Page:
You’ve probably seen our local Riverfly Census Conclusion reports popping up over the past few weeks. Now we’re tying up the Riverfly Census project, we thought it would be useful to let you know what these reports mean, how they can be used and the exciting things planned as we draw closer to the big Riverfly Census finale in May!

 

A bit of Riverfly Census background

At S&TC we were determined to grasp a true biological picture of our rivers, because detailed, robust baselines of their health are missing.

Without a strong data baseline it is difficult to pinpoint exact pressures or confidently measure improvement. A doctor could not assess your health without scans, tests or a family history - our rivers are no different! Cue the launch of the Riverfly Census, a national research project developed to assess and diagnose the health of a variety of UK rivers.

Aquatic invertebrates were our ‘scan’ of choice because:

They represent a long-term picture, much more informative than a single point water sample, as in nymph form they are exposed to the water sometimes for years.

They are excellent story tellers as every invertebrate species thrives in a specific set of conditions. The types of bugs present and absent from a sample indicate what pressures a river may be experiencing.

Reporting with a purpose

S&TC are a national organisation and we use evidence from local case studies to help instigate policy changes that will benefit UK wild fish populations. But, this is just part of the value- we are making all our Riverfly Census findings available so they can be used to inform local management and drive action.

Each individual river report is based on three years of surveying data. Where possible, we have linked up our findings with other existing literature and data. Using the available information we suggest where local fishing and/or conservation groups can focus their management efforts to achieve the best health outcomes for each of the 12 original Census rivers.

Some of our local reports can be found on the slider below. Alternatively, visit the Riverfly Census page and scroll down to the map.

What's next?

There are still a few local reports to be completed, but our main focus at the moment has been putting together the national Riverfly Census conclusions; an overarching document with evidence based recommendations from our data.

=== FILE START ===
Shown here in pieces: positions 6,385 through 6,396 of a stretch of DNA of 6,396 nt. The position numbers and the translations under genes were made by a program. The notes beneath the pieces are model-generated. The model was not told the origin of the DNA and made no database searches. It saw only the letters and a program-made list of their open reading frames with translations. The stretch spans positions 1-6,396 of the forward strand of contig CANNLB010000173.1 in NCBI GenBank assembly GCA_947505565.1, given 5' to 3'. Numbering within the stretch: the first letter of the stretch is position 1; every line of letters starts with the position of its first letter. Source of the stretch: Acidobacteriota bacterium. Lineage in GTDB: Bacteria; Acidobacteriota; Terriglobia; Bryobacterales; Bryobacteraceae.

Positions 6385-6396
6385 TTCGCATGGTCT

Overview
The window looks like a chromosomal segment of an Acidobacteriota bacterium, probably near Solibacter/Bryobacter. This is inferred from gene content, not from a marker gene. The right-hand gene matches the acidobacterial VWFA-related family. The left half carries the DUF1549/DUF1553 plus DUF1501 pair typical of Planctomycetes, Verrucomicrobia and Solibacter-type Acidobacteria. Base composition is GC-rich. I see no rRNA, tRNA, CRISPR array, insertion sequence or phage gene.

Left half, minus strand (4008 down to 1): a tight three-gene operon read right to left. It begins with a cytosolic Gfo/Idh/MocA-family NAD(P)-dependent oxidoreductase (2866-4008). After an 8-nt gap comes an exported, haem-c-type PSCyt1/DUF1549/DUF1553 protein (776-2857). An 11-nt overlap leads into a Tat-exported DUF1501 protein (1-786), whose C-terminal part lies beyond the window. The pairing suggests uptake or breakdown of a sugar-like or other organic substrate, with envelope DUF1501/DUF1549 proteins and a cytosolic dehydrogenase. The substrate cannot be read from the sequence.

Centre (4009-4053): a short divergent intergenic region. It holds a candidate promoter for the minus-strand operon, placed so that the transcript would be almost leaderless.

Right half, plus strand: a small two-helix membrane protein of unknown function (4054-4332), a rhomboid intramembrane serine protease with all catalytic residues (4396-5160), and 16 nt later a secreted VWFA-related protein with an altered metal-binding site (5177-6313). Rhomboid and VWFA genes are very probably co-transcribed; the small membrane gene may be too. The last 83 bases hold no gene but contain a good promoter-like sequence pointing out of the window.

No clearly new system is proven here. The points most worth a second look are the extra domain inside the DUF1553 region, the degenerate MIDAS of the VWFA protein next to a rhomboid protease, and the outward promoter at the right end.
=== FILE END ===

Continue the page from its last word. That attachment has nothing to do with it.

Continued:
The most powerful aspect of our Riverfly Census was that all the data was collected and analysed independently by professionals. Because of this, the Census is not just more science for the sake of science, it is usable data that can be used to shape environmental policy.

Wild salmon and trout need the best water quality possible to thrive, and if we can get decision makers to take on some of our recommendations, we believe we will get one step closer to achieving the environment they need.

 

The national Riverfly Census report will be launched on the 14th May 2019, so keep an eye on our social channels or sign up to our mailing list to stay in the know.

 

Header image credit: Don Stazicker

For Riverfly Census enquiries contact: lauren@salmon-trout.org

Prix Charles Ritz Award 2019 celebrates river conservation in England and Wales

The International Fario Club, with assistance from Salmon & Trout Conservation, have this year launched the Prix Charles Ritz award for England and Wales, to honour projects here helping to preserve our rivers for future generations.

Recognising environmental initiatives on the rivers we cherish

This year the Prix Charles Ritz is launching an award in England and Wales for
individuals/communities who make a difference to the rivers they cherish. A monetary
donation will be awarded to individuals or communities who, through their project(s) in
England or Wales, exhibit the utmost devotion and commitment to the environment.

Specifically, the award is granted to initiatives carried out for the preservation of our
freshwater environment. The Prix Charles Ritz celebrate and rewards those who take care of
our rivers and ecosystems, and champions work to develop and improve rivers.

Rivers are influenced by human activity, both upstream and downstream. However what goes on beneath the surface is mostly hidden from sight and unknown, with water often appearing much healthier than it really is. The issues impacting rivers are numerous, and fish sadly do not receive the same public conservation attention as more ‘cuddly’ mammals; yet the plight of our freshwater habitats has never been more deserving of attention, and their ecosystem and wildlife never in greater need of our protection.